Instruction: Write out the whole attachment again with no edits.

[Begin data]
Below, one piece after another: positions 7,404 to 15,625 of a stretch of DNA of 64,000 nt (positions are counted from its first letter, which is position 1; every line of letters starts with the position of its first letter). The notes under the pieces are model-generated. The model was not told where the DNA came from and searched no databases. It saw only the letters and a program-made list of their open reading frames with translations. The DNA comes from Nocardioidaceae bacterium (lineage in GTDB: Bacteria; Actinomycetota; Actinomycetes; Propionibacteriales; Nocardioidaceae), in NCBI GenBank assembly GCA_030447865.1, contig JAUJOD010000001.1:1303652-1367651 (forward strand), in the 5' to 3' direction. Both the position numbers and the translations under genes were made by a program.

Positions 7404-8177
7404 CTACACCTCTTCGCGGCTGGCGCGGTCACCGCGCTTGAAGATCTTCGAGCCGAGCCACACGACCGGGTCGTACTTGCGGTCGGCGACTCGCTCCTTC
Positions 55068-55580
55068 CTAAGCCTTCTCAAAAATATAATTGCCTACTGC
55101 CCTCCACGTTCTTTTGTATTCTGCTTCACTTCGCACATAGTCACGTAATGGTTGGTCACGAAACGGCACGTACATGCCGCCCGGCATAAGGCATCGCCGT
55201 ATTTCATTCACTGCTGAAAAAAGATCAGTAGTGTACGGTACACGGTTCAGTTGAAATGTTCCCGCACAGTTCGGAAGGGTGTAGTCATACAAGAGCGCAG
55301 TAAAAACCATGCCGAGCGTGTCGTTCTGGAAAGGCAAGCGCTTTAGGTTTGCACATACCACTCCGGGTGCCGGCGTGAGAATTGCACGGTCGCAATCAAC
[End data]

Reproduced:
Below, one piece after another: positions 7,404 to 15,625 of a stretch of DNA of 64,000 nt (positions are counted from its first letter, which is position 1; every line of letters starts with the position of its first letter). The notes under the pieces are model-generated. The model was not told where the DNA came from and searched no databases. It saw only the letters and a program-made list of their open reading frames with translations. The DNA comes from Nocardioidaceae bacterium (lineage in GTDB: Bacteria; Actinomycetota; Actinomycetes; Propionibacteriales; Nocardioidaceae), in NCBI GenBank assembly GCA_030447865.1, contig JAUJOD010000001.1:1303652-1367651 (forward strand), in the 5' to 3' direction. Both the position numbers and the translations under genes were made by a program.

Positions 7404-8177
7404 CTACACCTCTTCGCGGCTGGCGCGGTCACCGCGCTTGAAGATCTTCGAGCCGAGCCACACGACCGGGTCGTACTTGCGGTCGGCGACTCGCTCCTTC
Positions 55068-55580
55068 CTAAGCCTTCTCAAAAATATAATTGCCTACTGC
55101 CCTCCACGTTCTTTTGTATTCTGCTTCACTTCGCACATAGTCACGTAATGGTTGGTCACGAAACGGCACGTACATGCCGCCCGGCATAAGGCATCGCCGT
55201 ATTTCATTCACTGCTGAAAAAAGATCAGTAGTGTACGGTACACGGTTCAGTTGAAATGTTCCCGCACAGTTCGGAAGGGTGTAGTCATACAAGAGCGCAG
55301 TAAAAACCATGCCGAGCGTGTCGTTCTGGAAAGGCAAGCGCTTTAGGTTTGCACATACCACTCCGGGTGCCGGCGTGAGAATTGCACGGTCGCAATCAAC